The Scotch Grove Presbyterian Church is situated on Section 22 of the township and near the center of the county. The original county seat was located in the southwest corner of this township and named Edinburg, near which the society laid out its burying ground and intended to build its church. When the township was named Scotch Grove, in 1831, the name of the Church was changed to correspond. Its present location, nearly east of Scotch Grove Station, is four miles northeast of the historic Edinburg. This Church was organized in 1841, by Rev. M. Hummer, of Iowa City, then the capital of the State. Its first members were Highland Scotch families from the Red River settlement of Lord Selkirk, in British America, a rival of the Hudson Bay Company. They had gone to this place in 1810, and had suffered considerable hardships from the jealousy of the Hudson Bay Company, from the severity of the climate and the depredations of the grasshopper, and had been disappointed of the services of a Presbyterian minister, which Lord Selkirk had promised them. One of their number, Alexander McLain, had gone to Dubuque about 1835, and invited them to follow him, and he came with them to the Maquoketa timber, where many of them took up claims. James Livingstone, Alexander Rose and Angus Mathieson went to the Upper Grove, near Hopkinton, while James Mathieson, the McIntyres and the Campbells went on to the other side of the Mississippi, opposite Bellevue. The first company came to Jones County in 1837, while Indians were still roving in the neighborhood, which were not removed by the Government to Kansas until 1846. The families who came in the first company were John Sutherland and his large family of boys, Alexander Sutherland and family, Joseph Bremner, David McCoy and Alexander McLain. Next year, four families arrived, Donald and Ebenezer Sutherland, Donald Sinclair and John McLaine. In 1840, Donald Livingston, David Esson and John Livingston came, making in all about seventy-five persons. They traveled in ox carts, such as are still used by the Pembina half-breeds in the Red River country. They are made without any iron, and are generally drawn by one ox, whose harness is made of untanned buffalo-hide.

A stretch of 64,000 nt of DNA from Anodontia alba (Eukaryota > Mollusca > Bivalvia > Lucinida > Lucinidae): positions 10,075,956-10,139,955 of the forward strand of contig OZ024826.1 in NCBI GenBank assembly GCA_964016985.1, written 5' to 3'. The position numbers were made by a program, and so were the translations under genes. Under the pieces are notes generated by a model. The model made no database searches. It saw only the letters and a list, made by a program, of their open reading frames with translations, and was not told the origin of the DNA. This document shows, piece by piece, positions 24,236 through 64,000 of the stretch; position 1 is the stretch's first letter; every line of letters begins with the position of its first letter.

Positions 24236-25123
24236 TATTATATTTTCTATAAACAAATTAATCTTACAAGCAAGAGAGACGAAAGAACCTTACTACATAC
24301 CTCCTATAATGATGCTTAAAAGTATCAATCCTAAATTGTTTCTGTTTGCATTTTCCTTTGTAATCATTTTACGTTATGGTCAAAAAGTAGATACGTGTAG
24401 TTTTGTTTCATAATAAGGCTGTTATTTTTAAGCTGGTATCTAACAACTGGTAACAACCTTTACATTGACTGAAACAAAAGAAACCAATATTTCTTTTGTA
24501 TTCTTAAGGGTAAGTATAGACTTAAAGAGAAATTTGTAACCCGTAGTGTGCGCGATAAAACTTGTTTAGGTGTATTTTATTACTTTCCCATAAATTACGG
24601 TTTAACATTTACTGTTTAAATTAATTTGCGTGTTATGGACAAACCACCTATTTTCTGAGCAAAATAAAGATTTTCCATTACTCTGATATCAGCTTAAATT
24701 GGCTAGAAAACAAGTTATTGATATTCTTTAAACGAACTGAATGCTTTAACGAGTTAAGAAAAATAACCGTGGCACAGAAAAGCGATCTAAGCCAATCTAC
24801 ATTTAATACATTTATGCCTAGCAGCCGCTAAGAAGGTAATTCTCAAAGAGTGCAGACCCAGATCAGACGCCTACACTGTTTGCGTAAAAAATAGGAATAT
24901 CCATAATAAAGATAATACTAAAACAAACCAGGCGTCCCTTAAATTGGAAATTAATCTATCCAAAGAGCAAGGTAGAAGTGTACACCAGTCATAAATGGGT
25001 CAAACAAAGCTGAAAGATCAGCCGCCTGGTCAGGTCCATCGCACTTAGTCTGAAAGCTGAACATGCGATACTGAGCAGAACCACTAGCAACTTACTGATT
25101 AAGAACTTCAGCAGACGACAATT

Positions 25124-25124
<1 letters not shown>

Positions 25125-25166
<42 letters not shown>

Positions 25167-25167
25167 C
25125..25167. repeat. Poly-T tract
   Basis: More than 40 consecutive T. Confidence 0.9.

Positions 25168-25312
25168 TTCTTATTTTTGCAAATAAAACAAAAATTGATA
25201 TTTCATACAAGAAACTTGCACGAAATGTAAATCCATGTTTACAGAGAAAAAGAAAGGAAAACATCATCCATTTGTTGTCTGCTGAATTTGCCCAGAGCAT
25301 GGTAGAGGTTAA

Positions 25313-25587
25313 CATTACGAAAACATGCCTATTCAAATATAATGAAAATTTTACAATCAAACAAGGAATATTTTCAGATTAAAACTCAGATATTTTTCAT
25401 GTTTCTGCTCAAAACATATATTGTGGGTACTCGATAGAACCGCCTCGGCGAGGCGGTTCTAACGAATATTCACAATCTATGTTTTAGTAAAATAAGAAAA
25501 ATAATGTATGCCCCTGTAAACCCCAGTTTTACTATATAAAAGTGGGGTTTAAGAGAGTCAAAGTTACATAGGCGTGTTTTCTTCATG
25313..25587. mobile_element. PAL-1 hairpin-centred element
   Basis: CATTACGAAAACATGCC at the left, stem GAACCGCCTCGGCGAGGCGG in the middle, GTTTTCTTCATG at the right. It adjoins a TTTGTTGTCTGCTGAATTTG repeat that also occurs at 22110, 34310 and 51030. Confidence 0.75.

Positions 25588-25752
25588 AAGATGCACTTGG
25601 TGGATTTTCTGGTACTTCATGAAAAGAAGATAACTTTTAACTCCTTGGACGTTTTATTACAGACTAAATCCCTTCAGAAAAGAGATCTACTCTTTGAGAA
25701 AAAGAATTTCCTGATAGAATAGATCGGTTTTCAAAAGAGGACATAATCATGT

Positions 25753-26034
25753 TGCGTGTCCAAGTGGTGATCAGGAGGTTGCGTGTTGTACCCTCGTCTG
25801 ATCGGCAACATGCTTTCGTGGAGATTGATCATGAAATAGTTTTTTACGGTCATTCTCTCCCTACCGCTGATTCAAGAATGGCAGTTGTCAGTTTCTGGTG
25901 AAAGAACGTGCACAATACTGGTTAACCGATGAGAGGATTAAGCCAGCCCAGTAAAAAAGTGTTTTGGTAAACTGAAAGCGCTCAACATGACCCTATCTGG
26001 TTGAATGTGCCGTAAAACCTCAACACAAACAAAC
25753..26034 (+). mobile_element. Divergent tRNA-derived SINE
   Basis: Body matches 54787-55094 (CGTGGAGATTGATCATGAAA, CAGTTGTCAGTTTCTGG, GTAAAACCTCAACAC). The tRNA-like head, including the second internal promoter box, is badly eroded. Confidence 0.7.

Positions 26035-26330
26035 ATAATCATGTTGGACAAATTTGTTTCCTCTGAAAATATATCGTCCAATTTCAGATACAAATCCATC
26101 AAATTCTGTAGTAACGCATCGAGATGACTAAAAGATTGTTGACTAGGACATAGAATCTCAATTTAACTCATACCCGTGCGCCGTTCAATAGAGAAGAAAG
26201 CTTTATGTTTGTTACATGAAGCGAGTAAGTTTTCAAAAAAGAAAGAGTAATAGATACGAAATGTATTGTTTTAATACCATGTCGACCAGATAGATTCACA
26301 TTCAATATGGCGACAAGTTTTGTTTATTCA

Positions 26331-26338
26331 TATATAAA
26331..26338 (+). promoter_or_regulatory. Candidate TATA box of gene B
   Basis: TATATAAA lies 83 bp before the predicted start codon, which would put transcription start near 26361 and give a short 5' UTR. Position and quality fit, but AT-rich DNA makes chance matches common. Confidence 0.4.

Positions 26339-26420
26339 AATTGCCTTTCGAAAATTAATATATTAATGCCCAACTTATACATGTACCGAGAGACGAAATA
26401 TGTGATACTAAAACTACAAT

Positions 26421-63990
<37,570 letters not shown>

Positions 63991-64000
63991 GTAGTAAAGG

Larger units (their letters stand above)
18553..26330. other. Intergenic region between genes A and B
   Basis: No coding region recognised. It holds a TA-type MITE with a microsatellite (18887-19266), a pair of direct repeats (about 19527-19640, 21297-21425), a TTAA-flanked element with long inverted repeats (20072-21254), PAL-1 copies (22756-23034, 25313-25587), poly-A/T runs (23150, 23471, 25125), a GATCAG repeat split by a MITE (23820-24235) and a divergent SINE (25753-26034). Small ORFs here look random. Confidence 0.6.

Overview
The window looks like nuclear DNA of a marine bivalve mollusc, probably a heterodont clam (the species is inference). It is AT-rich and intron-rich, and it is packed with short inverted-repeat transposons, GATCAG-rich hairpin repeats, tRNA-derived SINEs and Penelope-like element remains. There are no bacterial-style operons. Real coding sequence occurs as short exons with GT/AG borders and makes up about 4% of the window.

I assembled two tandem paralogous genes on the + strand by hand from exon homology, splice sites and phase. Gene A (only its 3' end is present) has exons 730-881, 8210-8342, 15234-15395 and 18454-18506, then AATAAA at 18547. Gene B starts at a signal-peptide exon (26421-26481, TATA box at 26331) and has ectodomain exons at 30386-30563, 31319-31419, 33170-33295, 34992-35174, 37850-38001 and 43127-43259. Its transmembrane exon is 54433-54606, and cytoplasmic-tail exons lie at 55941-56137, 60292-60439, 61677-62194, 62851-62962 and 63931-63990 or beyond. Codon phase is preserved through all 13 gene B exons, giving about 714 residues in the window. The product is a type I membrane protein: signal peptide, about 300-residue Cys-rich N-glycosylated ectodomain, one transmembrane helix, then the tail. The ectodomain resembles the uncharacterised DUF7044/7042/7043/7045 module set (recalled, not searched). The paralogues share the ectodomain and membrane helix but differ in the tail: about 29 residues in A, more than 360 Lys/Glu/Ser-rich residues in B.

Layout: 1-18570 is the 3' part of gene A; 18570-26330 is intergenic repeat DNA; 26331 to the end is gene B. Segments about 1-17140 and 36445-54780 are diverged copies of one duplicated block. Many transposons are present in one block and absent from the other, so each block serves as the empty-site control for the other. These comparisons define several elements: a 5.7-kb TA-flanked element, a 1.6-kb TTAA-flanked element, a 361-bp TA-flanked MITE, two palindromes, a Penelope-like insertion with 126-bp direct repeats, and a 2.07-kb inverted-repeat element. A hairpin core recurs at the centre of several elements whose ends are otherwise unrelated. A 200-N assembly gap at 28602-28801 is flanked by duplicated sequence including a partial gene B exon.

The first death in the settlement occurred in 1839, and was that of Mrs. Isabel Sutherland, the mother of Donald, Alexander and Eben Sutherland and Mrs. McIntyre. For two years after the Church was formed, there was no preaching except the occasional visits of Methodist ministers. John Sutherland and Donald Livingston were the first Elders. In 1843, Rev. Samuel Cowles, of West Point, Lee Co., 130 miles distant, visited them on his way to the Presbytery at Dubuque, and promised to preach for them as often as he could on his large circuit through Linn Grove and Marion. Those were the days of large circuits, and of ministers with saddle-bags instead of satchels. Mr. Cowles was an earnest, able and pious minister, whose visits were welcomed by old and young. He preached to these scattered Churches about five times a year for seven years. He died in 1868. In 1850, Rev. F. A. Pratt preached for one year, and his wife taught select school in the house of E. Sutherland. He is still living, without a charge, in Mankato, Minn. In 1851, Rev. James Gallatin, one of the famous Gallatins of Pennsylvania, originally from Geneva, Switzerland, came just as the brethren had finished a new frame church (which stood in the middle of the graveyard in old-country fashion), and preached the first sermon in the new church and continued to labor faithfully on that charge and at Maquoketa for five years, when he was suddenly removed by death, and was buried on the east side of the church, where a modest gravestone tells of his cherished memory. He chose to serve his country friends, although frequently called as a minister by the Churches of Dubuque and Muscatine. He was succeeded, in 1856, by Rev. James L. Wilson, who continued their Pastor for sixteen years. During his ministrations, in 1861, the second church was built, which they now occupy. This church cost over $2,000, and was built without aid from abroad. It is furnished with a fine bell, and has the modern addition of an excellent organ. The Rev. John Rice, a graduate of Glasgow College, and the Reformed Presbyterian Seminary, in Paisley, Scotland, has supplied this charge for the last six years.